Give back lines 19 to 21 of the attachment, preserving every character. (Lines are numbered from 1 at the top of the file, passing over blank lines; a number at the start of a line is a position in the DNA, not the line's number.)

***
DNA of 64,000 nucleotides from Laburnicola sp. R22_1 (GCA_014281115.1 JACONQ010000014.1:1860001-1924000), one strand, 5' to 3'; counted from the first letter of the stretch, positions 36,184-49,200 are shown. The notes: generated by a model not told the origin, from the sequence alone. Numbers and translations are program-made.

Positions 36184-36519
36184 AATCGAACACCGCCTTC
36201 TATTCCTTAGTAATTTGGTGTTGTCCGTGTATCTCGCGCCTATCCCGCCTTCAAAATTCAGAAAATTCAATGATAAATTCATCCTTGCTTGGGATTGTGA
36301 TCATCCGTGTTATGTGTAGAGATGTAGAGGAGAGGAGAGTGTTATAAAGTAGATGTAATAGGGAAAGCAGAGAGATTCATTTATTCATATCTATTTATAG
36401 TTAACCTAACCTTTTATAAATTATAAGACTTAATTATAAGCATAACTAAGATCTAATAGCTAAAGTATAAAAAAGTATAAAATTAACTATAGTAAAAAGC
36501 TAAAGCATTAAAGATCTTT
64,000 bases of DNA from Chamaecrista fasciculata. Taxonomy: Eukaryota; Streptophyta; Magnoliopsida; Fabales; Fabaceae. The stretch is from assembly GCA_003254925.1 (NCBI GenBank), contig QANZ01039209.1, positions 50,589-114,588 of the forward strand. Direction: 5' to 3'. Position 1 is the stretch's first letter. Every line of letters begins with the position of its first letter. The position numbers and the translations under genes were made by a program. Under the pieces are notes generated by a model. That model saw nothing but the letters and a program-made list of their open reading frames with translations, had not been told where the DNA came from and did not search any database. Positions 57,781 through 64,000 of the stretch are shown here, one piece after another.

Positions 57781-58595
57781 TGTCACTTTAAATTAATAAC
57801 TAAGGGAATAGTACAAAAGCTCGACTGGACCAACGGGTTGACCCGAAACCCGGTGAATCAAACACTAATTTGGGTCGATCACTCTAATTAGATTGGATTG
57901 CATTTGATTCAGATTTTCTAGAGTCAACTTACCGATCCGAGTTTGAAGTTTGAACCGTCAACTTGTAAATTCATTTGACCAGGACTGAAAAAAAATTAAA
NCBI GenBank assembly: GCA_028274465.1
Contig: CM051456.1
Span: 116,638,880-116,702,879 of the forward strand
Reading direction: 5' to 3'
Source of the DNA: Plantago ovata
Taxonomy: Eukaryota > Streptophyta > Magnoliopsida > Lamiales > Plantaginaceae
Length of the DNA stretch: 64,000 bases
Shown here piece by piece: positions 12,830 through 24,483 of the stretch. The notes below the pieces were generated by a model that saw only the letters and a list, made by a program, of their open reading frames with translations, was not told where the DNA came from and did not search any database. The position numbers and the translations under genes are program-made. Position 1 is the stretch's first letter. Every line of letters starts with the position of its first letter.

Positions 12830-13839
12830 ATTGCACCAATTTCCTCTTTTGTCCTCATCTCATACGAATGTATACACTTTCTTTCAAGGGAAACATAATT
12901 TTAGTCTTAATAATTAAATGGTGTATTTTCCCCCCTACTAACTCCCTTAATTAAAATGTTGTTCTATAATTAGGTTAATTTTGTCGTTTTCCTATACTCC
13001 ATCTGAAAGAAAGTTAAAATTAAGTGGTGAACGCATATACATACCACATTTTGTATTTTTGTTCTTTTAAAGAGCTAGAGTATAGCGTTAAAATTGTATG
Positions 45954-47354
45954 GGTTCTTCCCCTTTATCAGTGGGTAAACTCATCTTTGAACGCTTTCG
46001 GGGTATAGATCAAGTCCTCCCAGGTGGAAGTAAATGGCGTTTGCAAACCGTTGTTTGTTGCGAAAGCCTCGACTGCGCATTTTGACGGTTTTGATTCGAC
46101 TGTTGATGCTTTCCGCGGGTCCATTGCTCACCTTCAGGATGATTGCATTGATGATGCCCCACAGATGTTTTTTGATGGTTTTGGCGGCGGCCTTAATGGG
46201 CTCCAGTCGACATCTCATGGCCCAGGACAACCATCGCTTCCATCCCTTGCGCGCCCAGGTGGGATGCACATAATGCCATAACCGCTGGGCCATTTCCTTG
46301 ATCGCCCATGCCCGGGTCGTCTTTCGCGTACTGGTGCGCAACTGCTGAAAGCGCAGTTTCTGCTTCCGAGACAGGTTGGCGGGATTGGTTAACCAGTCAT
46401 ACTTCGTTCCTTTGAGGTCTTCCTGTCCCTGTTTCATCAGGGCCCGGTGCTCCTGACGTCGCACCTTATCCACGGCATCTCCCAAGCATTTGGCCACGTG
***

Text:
Length of the DNA stretch: 64,000 bases
Shown here piece by piece: positions 12,830 through 24,483 of the stretch. The notes below the pieces were generated by a model that saw only the letters and a list, made by a program, of their open reading frames with translations, was not told where the DNA came from and did not search any database. The position numbers and the translations under genes are program-made. Position 1 is the stretch's first letter. Every line of letters starts with the position of its first letter.

Positions 12830-13839